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Amnesty International has called on the Mozambican government to undertake “immediate, thorough and impartial investigation” of all allegations of extrajudicial killings in the country, fulfilling the commitments it made yesterday in the UN Human Rights Council in Geneva.
At the end of its Universal Periodic Review, a mechanism for evaluating the human rights situation in every UN member state, Mozambique accepted a recommendation to ensure that arbitrary detention, allegations of excessive use of force, extrajudicial executions, torture and other inappropriate treatment by agents of the state are subject to immediate, thorough and impartial investigation, the Amnesty International envoy to Geneva told Lusa.
Amnesty coordinator for Mozambique and Angola, Mariana Abreu, said that the human rights organisation welcomed the acceptance, but noted that Mozambique made the same commitment on the occasion of its last periodic review in 2011, without fulfilling its provision in the interim.
“There was a failure in implementation. There are several reports – actually the number of report has increased – of extrajudicial killings in the country” with those responsible remaining even unidentified.
In a statement before the UN Council for Human Rights, Abreu cited the case of a smallholder from the Mozambican province of Manica, Benedito Sabão, who on May 10 this year was arbitrarily arrested, ill-treated and shot, allegedly by secret services agents, for allegedly supporting the main opposition party, the Mozambique National Resistance (Renamo).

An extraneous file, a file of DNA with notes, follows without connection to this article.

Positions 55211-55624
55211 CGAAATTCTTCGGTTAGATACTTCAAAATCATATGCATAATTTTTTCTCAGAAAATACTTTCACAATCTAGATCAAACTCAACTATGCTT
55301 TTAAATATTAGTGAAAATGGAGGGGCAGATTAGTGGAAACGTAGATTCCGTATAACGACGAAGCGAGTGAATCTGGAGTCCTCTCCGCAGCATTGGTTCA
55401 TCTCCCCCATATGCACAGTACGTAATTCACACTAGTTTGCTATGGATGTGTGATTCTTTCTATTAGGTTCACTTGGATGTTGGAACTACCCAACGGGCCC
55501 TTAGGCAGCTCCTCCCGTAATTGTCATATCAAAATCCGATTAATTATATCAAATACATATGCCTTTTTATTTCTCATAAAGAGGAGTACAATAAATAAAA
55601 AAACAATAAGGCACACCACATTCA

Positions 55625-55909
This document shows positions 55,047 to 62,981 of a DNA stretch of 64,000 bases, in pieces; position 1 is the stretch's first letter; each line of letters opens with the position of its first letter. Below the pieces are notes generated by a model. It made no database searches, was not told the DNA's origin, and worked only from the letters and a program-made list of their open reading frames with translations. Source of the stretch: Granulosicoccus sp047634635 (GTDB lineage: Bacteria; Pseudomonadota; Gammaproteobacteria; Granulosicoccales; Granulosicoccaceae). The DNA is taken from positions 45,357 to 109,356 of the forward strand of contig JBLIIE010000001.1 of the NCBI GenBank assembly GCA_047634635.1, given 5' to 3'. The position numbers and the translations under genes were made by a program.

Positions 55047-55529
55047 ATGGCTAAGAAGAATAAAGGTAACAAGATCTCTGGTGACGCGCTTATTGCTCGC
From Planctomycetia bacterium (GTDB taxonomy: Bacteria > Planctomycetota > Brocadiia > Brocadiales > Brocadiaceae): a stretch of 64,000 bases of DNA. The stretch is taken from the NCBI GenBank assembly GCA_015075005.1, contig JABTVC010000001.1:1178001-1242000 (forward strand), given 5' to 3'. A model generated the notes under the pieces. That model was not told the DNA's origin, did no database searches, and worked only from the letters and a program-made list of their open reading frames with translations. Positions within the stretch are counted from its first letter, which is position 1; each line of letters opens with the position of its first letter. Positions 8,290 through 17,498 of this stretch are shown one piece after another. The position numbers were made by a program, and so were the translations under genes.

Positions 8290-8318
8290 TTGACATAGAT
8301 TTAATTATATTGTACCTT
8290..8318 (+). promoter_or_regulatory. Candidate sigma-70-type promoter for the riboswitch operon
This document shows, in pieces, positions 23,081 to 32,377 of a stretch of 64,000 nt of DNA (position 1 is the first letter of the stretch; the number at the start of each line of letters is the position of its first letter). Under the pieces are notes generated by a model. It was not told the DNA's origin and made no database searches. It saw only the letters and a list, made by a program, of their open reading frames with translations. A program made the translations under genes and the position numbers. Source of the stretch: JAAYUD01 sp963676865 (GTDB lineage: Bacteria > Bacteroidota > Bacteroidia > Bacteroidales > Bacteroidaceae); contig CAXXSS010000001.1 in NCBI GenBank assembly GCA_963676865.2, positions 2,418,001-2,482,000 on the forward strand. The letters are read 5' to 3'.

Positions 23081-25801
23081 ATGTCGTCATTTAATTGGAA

She also mentioned the death of Professor Gilles Cistac on March 2 2015, shot by a still-unidentified assailant in what appears to be an extrajudicial execution for advocating more autonomy for the provinces of Mozambique.
In both cases, according to Abreu, cited by Lusa, there was no formal or conclusive investigation.
“These two cases are emblematic because they show what is happening in the country: extrajudicial killings in which the perpetrators are not even identified, let alone subjected to justice,” she said.
Asked about the estimated number of extrajudicial executions, Abreu said she did not have numbers, only reports collected during Amnesty International’s most recent visit to the country in May.
“There are reports of people who allegedly support Renamo and are persecuted, but there are also reports that Renamo itself is killing Frelimo supporters,” she said.
She reminded reporters that more than 10,000 Mozambicans had fled to Malawi “because of these persecutions” and recalled the case of the alleged mass grave reported by farmers in the Gorongosa region in May, allegedly containing more than 100 bodies.
“No investigation was carried out. The area was cordoned off by the government and no one could see,” she said, reiterating Amnesty’s appeal: “What we ask for is impartial investigation.”Source: Lusa
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